Greg Smith <[EMAIL PROTECTED]> writes:
> In the interest of closing work on what's officially titled the "Automatic 
> adjustment of bgwriter_lru_maxpages" patch, I wanted to summarize where I 
> think this is at ...

> 2) Having backends write their own buffers out does not significantly 
> degrade performance, as those turn into cached OS writes which generally 
> execute fast enough to not be a large drag on the backend.

[ itch... ]  That assumption scares the heck out of me.  It is doubtless
true in a lightly loaded system, but once the kernel is under any kind
of memory pressure I think it's completely wrong.  I think designing the
system around this assumption will lead to something that performs great
as long as you're not pushing it hard.

However, your actual specific proposals do not seem to rely on this
assumption extensively, so I wonder why you are emphasizing it.

The only parts of your specific proposals that I find a bit dubious are

> ... It estimates how many 
> buffers are probably clean in the space between the strategy point and 
> where it's starting at, based on how far ahead it is combined with 
> historical data about how many buffers are scanned on average per reusable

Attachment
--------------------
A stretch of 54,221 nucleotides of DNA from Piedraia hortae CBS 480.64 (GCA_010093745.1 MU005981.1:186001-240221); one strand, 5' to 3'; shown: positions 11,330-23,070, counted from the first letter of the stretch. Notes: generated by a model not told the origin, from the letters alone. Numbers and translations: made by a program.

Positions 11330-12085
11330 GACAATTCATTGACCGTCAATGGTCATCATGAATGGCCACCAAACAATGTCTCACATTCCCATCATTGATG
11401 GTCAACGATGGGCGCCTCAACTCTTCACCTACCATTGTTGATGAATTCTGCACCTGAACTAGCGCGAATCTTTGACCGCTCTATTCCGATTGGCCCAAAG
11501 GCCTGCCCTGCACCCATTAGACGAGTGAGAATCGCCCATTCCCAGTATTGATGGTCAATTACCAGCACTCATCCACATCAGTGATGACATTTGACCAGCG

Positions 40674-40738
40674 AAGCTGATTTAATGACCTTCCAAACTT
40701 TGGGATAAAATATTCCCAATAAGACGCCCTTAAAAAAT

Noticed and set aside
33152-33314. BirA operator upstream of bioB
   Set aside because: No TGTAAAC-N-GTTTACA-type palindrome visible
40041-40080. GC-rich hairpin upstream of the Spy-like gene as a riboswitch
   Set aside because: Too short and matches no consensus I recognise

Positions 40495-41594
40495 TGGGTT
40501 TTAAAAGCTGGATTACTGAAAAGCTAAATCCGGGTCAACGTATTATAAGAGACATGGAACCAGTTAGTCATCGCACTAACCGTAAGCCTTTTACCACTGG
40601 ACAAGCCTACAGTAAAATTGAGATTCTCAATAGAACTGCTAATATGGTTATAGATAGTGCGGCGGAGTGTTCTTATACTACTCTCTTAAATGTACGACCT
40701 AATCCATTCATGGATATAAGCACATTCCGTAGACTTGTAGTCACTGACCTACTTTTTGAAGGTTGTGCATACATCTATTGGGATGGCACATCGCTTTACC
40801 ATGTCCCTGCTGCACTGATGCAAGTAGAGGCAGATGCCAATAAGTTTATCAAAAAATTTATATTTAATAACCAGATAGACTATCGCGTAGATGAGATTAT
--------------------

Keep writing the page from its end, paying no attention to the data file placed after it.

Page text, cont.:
> buffer found (the exact computation of this number is the main thing I'm 
> still fiddling with).

If you're still fiddling with it then you probably aren't going to get
it right in the next few days.  Perhaps you should think about whether
this can be left out entirely for 8.3 and revisited later.

> F) A moving average of buffer allocations is used to predict how many 
> clean buffers are expected to be needed in the next delay cycle.  The 
> original patch from Itagaki doubled the recent allocations to pad this 
> out; (3) suggests that's too much.

Maybe you need to put back the eliminated tuning parameter in the form
of the scaling factor to be used here.  I don't like 1.0, mainly because
I don't believe your assumption (2).  I'm willing to concede that 2.0
might be too much, but I don't know where in between is the sweet spot.

Also, we might need a tuning parameter for the reaction speed of the
moving average --- what are you using for that?

                        regards, tom lane

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